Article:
Workplace diversity comes in many forms. A lot of emphasis is, quite rightly, placed on differences such as gender and ethnicity but diversity in personality type is also worthy of consideration. A broad difference is between extraverts and introverts. The distinction between extraversion and introversion was popularised by the Swiss psychologist Carl Jung (1875-1961) and has since been applied in various psychological frameworks. Essentially, ‘extraversion’ refers to the state of focusing one’s energy on the outside world, whereas ‘introversion’ refers to focusing one’s energy on the ‘inner world.’
As such, extraverts are likely to be gregarious, talkative and assertive, enjoying interactions with others, including within large groups of people at parties and meetings. Introverts, on the other hand, enjoy solitary time, where they can focus their energies inwardly on reflection and creativity. They tend to be quieter and are less likely to enjoy social interactions, particularly within large groups.
Whilst society has always prized people of action and confidence, extraversion arguably became the dominant or favoured personality type in the workplace in the early 20th century. Theorists such as Susan Cain, have noted that the growth of cities and the development of big corporations resulted in a culture of competitiveness in which people with extraverted self-confidence and charisma were able to thrive. People are generally expected to ‘sell themselves’ and draw attention to their talents. Introverts, however, may not feel comfortable ‘blowing their own trumpet’. As such, they risk being underestimated or overlooked for promotion, despite possessing the relevant skills.
The modern workplace is arguably biased towards extraversion. Even the language used in recruitment adverts is geared towards extraverts. Adjectives such as ‘confident’, ‘team player’, ‘dynamic’, ‘outgoing’ or ‘enthusiastic’ may be used to describe the ideal candidate. Introverts may also exhibit these traits, but display them in different ways.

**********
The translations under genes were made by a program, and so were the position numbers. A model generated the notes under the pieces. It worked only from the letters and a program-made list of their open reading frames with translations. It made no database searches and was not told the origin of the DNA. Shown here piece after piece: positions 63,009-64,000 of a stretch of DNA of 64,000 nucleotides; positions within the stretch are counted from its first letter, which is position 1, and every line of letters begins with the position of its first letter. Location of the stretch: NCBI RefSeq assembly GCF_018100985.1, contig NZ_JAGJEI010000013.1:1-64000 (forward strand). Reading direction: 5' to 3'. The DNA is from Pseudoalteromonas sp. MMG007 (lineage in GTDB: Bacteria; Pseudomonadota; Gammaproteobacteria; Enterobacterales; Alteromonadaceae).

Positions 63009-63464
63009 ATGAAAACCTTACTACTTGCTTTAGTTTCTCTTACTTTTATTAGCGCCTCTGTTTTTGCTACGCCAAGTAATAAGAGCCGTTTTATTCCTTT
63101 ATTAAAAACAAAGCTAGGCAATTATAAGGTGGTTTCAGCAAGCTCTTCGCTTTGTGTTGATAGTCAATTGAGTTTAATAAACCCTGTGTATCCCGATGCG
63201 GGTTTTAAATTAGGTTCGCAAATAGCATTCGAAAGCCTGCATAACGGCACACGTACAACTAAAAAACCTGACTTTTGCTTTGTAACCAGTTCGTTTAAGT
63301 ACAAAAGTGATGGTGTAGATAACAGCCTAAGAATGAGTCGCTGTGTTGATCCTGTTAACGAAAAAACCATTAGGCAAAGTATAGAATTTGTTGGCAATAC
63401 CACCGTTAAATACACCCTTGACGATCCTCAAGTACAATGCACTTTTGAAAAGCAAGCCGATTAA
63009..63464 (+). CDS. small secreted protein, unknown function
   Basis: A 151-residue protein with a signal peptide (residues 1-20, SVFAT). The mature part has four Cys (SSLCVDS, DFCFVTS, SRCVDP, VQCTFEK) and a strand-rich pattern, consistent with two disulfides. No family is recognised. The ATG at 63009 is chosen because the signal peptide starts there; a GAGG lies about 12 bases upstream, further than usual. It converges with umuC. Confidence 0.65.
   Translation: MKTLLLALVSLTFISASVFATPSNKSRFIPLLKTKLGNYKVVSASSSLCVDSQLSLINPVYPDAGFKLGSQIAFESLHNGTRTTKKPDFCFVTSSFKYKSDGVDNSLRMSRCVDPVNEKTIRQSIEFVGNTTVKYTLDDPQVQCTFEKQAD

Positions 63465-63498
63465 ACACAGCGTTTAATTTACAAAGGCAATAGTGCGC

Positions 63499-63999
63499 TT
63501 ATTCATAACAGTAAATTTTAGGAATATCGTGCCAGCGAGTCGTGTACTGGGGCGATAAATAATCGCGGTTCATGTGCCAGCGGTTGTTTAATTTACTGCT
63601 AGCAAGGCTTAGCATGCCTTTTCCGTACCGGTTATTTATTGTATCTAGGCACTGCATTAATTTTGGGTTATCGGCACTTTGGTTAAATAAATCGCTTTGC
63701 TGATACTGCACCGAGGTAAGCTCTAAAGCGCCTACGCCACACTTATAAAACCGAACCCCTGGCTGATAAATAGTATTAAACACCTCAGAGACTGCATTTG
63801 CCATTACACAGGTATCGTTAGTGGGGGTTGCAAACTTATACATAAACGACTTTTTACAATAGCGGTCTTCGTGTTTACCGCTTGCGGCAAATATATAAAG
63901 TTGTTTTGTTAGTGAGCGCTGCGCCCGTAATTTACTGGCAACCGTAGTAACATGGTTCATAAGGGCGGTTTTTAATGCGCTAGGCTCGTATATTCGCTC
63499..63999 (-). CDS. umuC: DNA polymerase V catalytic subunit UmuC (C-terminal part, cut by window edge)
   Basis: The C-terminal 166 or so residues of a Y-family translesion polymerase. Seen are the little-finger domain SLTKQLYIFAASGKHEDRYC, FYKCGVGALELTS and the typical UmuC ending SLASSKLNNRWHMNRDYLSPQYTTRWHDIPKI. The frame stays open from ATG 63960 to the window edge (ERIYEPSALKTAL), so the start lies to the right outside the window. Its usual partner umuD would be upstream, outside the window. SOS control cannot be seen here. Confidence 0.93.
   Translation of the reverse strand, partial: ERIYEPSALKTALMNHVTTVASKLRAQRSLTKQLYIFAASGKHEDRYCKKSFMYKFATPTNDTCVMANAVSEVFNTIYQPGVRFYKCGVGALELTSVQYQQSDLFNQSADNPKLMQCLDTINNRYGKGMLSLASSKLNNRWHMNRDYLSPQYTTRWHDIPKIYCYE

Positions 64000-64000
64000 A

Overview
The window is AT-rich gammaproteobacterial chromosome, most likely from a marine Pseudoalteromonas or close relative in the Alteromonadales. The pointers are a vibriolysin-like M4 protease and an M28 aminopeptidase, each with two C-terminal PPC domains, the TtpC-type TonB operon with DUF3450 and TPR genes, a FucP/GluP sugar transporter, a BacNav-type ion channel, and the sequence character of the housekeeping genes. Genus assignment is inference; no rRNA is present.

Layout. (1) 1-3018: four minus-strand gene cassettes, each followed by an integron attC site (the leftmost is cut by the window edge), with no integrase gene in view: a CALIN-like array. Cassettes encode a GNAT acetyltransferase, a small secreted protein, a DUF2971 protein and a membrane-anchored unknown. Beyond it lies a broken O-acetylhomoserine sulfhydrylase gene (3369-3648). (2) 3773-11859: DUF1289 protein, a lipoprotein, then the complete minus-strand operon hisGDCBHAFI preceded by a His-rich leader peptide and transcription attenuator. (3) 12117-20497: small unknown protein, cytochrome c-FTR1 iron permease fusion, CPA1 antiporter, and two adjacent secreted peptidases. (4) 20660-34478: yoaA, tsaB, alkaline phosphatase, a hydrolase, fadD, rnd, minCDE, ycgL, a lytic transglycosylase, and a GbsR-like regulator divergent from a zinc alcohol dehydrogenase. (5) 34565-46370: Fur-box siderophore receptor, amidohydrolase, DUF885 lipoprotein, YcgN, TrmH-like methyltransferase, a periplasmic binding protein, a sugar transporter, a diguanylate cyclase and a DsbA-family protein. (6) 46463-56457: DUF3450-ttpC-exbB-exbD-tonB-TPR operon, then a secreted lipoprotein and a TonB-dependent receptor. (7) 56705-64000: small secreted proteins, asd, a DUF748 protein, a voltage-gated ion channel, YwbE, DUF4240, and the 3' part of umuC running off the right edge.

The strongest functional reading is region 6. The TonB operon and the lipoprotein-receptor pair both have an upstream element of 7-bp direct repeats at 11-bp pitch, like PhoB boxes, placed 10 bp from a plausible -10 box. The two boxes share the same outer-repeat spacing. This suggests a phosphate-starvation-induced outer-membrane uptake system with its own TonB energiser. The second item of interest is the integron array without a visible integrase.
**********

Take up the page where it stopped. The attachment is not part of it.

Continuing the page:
Due to their personality and behaviour introverts may find the following aspects of the modern office uncomfortable:
- Open plan offices
- Frequent meetings
- Lack of audio/visual privacy
- Networking events
- Team building exercises
- ‘Open’ creative problem-solving exercises such as ‘brainstorming’
This is not to say that introverts cannot participate successfully in these activities or contexts but they are likely to find it more of a challenge and more draining than an extravert would.
So, are there ways in which employers can accommodate the needs of introverts to harness their strengths for the benefit of the organisation?
Everybody is different but many introverts enjoy working in environments where they can get audio and visual privacy. This means having few distractions, perhaps working alone or with a small number of trusted colleagues. Ideally, they may like to work in their own office or cubicle but in the modern workplace this is becoming an increasingly rare luxury.
If they work in jobs that require creativity, they may even get inspiration and valuable ideas from being outside of the office altogether – perhaps taking a quiet walk in the park.